June heads back south to Relay. Relay is a small community just south of St. Denis. The actual split of the Capital and Old Main Line subs is seen here.  This train is carrying coal headed for Baltimore and is on the Old Main Line. Due to the inability to access the other side of the track legally, this is not a year around location. It can be photographed during the spring, summer and fall.

July jumps back north to Edgewood. Located right next to Aberdeen Proving Grounds, Edgewood MARC station is on a hard north-south gradient. Access to both sides of the track allows year round photography of south bound trains, but during the summer months, a trip in the very early AM allows north bound trains to be photographed. Getting to Edgewood from Baltimore by 7:30am is not an easy task, when you don’t usually wake up till 10am.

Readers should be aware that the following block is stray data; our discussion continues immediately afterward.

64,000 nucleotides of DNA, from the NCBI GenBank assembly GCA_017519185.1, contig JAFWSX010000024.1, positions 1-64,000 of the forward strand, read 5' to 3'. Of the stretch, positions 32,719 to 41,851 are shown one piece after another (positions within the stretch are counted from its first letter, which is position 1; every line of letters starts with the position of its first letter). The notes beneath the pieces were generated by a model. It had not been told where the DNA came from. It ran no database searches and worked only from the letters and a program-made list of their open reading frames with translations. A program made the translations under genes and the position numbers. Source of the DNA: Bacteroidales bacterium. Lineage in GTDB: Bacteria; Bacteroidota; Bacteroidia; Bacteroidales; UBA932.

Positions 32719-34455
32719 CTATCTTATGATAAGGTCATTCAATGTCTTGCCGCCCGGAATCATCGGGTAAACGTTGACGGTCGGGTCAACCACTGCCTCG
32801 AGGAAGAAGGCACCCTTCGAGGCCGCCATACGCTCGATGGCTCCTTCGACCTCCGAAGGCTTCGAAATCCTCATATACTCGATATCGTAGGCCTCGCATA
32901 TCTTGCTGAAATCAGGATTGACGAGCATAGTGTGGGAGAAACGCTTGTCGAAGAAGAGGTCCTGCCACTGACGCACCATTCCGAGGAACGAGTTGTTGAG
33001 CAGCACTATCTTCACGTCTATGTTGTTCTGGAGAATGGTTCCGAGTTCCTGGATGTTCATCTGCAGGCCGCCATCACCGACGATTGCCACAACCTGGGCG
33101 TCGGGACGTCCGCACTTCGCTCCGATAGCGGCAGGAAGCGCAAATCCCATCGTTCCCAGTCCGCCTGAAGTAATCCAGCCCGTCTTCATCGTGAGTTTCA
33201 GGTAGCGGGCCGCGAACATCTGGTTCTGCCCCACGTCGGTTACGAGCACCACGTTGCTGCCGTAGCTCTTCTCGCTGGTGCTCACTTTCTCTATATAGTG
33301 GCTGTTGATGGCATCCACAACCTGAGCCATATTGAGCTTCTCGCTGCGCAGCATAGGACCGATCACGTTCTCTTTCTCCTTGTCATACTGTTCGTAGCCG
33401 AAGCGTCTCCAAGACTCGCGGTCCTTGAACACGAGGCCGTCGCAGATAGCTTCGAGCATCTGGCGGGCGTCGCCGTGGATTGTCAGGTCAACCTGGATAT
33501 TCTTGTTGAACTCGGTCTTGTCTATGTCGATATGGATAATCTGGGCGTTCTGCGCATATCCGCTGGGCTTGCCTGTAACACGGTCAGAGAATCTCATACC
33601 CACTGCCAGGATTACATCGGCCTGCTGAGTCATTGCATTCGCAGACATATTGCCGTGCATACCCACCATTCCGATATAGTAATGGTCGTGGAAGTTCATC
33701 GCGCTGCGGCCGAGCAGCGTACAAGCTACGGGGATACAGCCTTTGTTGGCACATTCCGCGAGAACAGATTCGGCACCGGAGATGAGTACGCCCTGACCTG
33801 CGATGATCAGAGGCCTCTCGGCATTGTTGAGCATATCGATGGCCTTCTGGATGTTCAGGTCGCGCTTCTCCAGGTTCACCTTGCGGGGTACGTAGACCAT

August is the last of our north bound treats. CSX has begun replacing the B&O Color Position Signals with their own signaling system. I decided to capture these signals before they are destroyed. This is Dorsey MARC station in Dorsey, Maryland, near Fort Meade. Dorsey is really only interesting in the summer. There are no visible signals for south bounds, and north bounds are back-lit except during the summer mornings and evenings.

September has cooled down and the Baltimore Ravens are on the radio. I decided to take my laptop and air card and set up here at Todds Lane crossing in Rosedale MD. The cat tails indicate the closeness to the water. I sat in my car for about 3 hours as the Raven’s fought it out with the Buffalo Bills. Just as the Ravens at the last minute pulled out a win, as the sun was getting ready to set, this train began whistling for the crossing.